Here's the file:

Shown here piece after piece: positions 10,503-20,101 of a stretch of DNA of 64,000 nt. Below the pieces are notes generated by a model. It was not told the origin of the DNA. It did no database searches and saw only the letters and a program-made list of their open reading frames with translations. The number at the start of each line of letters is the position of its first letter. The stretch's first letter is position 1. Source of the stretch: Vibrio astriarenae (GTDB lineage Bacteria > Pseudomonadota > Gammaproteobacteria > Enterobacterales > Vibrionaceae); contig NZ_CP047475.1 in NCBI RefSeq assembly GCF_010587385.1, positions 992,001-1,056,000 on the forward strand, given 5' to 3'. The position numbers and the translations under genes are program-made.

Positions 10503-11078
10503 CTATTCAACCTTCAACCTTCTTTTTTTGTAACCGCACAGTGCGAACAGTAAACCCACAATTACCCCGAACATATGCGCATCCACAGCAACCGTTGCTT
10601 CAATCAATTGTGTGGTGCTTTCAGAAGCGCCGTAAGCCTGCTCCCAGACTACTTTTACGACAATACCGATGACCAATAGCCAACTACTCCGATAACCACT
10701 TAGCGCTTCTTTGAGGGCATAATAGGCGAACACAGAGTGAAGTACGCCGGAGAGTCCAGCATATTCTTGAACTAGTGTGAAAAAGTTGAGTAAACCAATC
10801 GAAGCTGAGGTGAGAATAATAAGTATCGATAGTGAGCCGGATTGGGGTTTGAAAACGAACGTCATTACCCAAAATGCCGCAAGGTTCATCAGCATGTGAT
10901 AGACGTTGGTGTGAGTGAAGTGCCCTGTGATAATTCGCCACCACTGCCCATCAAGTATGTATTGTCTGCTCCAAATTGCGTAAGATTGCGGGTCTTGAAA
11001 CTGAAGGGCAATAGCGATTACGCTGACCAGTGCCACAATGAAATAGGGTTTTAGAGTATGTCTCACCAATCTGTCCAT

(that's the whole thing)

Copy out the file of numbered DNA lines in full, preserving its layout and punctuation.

Shown here piece after piece: positions 10,503-20,101 of a stretch of DNA of 64,000 nt. Below the pieces are notes generated by a model. It was not told the origin of the DNA. It did no database searches and saw only the letters and a program-made list of their open reading frames with translations. The number at the start of each line of letters is the position of its first letter. The stretch's first letter is position 1. Source of the stretch: Vibrio astriarenae (GTDB lineage Bacteria > Pseudomonadota > Gammaproteobacteria > Enterobacterales > Vibrionaceae); contig NZ_CP047475.1 in NCBI RefSeq assembly GCF_010587385.1, positions 992,001-1,056,000 on the forward strand, given 5' to 3'. The position numbers and the translations under genes are program-made.

Positions 10503-11078
10503 CTATTCAACCTTCAACCTTCTTTTTTTGTAACCGCACAGTGCGAACAGTAAACCCACAATTACCCCGAACATATGCGCATCCACAGCAACCGTTGCTT
10601 CAATCAATTGTGTGGTGCTTTCAGAAGCGCCGTAAGCCTGCTCCCAGACTACTTTTACGACAATACCGATGACCAATAGCCAACTACTCCGATAACCACT
10701 TAGCGCTTCTTTGAGGGCATAATAGGCGAACACAGAGTGAAGTACGCCGGAGAGTCCAGCATATTCTTGAACTAGTGTGAAAAAGTTGAGTAAACCAATC
10801 GAAGCTGAGGTGAGAATAATAAGTATCGATAGTGAGCCGGATTGGGGTTTGAAAACGAACGTCATTACCCAAAATGCCGCAAGGTTCATCAGCATGTGAT
10901 AGACGTTGGTGTGAGTGAAGTGCCCTGTGATAATTCGCCACCACTGCCCATCAAGTATGTATTGTCTGCTCCAAATTGCGTAAGATTGCGGGTCTTGAAA
11001 CTGAAGGGCAATAGCGATTACGCTGACCAGTGCCACAATGAAATAGGGTTTTAGAGTATGTCTCACCAATCTGTCCAT